The survey included the sitting judges who are not up for re-election. (Find those results at https://www.kansas.com/news/special-reports/judging-the-judges/)

Participation in the survey has declined in recent years. This year, 136 attorneys rated at least one judge or candidate — about 13 percent of the roughly 1,050 attorneys registered to practice in the 18th Judicial District.

Karin Kirk, executive director of the Wichita Bar Association and Wichita Bar Foundation, said only about half of the attorneys registered go to court regularly. Based on that, she estimated survey participation at 26 percent. The last time the survey was conducted, in 2016, 222 lawyers participated.

Asked about the lower survey participation, Kirk pointed to the small number of contested races.

The number of responses each judge or candidate received varied: One received a single response while another received 65. No one received responses from all 136 participating attorneys.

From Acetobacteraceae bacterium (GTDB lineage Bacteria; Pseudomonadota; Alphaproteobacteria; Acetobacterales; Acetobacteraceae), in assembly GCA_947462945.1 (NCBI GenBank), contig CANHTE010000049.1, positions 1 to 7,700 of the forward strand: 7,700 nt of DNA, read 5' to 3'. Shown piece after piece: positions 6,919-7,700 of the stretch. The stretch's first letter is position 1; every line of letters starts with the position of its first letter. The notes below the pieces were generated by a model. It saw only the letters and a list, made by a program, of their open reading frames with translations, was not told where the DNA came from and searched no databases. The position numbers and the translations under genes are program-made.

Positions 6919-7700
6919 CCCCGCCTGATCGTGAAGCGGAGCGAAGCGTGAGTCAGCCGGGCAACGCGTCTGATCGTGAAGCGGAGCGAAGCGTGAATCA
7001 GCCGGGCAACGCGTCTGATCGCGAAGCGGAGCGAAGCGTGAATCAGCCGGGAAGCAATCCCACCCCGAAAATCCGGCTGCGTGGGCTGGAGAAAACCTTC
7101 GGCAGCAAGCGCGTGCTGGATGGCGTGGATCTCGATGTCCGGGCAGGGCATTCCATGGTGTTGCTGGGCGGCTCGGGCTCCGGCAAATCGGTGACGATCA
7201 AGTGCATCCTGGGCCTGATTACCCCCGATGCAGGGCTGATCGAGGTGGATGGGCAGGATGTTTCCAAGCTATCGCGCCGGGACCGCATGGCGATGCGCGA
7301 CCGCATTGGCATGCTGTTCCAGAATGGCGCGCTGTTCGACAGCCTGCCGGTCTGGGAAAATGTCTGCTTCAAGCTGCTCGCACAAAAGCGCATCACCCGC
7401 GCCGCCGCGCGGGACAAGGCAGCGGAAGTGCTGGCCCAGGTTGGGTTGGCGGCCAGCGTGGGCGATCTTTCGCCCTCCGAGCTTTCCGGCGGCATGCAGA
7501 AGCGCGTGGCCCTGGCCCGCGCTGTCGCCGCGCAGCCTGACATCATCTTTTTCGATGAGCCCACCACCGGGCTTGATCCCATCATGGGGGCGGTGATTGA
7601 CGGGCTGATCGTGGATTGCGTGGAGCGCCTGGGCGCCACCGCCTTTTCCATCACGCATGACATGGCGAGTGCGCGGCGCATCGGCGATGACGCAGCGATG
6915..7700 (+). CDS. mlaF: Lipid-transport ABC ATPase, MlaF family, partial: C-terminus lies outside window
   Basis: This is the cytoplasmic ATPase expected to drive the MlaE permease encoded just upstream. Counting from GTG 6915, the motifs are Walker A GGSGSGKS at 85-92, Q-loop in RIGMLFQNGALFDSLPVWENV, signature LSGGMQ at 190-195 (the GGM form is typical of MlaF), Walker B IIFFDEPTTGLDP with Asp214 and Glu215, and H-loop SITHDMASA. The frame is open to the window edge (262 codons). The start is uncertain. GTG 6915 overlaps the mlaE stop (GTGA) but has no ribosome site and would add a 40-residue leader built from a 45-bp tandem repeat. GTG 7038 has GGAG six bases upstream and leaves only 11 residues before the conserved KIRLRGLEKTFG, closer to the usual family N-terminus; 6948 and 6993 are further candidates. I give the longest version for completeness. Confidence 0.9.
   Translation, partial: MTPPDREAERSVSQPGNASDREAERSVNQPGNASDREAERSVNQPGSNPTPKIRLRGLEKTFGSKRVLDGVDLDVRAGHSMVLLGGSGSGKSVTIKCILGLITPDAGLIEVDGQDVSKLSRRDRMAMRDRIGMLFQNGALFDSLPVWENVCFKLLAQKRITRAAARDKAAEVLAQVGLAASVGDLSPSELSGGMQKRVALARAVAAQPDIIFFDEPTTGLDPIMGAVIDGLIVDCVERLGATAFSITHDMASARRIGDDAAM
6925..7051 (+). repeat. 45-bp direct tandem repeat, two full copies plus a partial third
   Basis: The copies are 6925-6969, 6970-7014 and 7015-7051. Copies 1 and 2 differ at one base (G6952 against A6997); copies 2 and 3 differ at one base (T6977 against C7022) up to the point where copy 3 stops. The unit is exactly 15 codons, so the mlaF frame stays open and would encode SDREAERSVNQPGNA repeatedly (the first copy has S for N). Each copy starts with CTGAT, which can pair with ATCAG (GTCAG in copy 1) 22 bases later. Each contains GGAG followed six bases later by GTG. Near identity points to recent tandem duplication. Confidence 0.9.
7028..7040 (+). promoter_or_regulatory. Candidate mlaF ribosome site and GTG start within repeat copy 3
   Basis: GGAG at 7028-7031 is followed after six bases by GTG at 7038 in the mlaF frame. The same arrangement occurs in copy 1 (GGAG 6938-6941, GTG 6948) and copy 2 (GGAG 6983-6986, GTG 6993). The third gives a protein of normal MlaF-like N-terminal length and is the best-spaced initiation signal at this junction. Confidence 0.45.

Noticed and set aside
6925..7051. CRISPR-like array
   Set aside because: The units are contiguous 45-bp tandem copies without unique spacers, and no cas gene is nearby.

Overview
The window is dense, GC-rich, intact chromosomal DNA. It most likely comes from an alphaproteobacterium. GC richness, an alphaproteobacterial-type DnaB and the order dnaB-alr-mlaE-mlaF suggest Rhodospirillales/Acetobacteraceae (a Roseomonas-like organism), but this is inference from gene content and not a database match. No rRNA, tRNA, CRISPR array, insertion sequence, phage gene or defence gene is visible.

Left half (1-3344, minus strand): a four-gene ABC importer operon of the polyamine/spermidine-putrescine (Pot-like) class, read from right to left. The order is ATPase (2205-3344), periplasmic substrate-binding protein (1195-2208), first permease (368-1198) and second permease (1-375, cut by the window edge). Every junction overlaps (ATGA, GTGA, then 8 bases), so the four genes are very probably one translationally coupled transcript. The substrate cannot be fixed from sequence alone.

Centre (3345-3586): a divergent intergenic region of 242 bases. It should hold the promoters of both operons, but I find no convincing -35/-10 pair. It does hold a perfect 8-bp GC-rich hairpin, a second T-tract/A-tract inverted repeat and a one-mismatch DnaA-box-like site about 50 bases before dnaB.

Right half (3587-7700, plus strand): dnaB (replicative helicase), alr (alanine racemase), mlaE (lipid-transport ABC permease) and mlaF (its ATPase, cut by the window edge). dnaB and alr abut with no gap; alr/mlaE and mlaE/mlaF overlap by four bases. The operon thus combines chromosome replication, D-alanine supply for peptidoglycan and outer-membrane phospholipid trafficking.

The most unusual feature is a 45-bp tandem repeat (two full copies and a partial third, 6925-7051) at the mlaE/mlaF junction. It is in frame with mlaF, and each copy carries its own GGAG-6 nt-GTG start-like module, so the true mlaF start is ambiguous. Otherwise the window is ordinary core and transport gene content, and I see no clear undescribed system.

Division 7

Von Achen says he thinks he’s the best fit for the Division 7 job because he’s the only candidate who has “actually been a judge.” He spent five years as a municipal court judge in Kiowa and Winfield. On the bench, he liked to ensure that everyone involved in cases had a voice in court and that his rulings were “fully explained,” he said.

He has been an attorney for more than 17 years and is now in private practice.

Of the 21 attorneys who evaluated Von Achen, nine agreed that he is fair and ethical.

“I won’t lose sight of what it’s like to be sitting next to someone in court having to explain to them what the judge just said,” Von Achen said.

“I want to make sure when people walk out of my courtroom they understand what just happened, even if they don’t like it, and they feel like they’ve had their day in court.”

Woods says his broad legal experience makes him an ideal candidate for judge.

He spent the first four years of his career representing clients in criminal and civil cases in Reno and Sedgwick counties.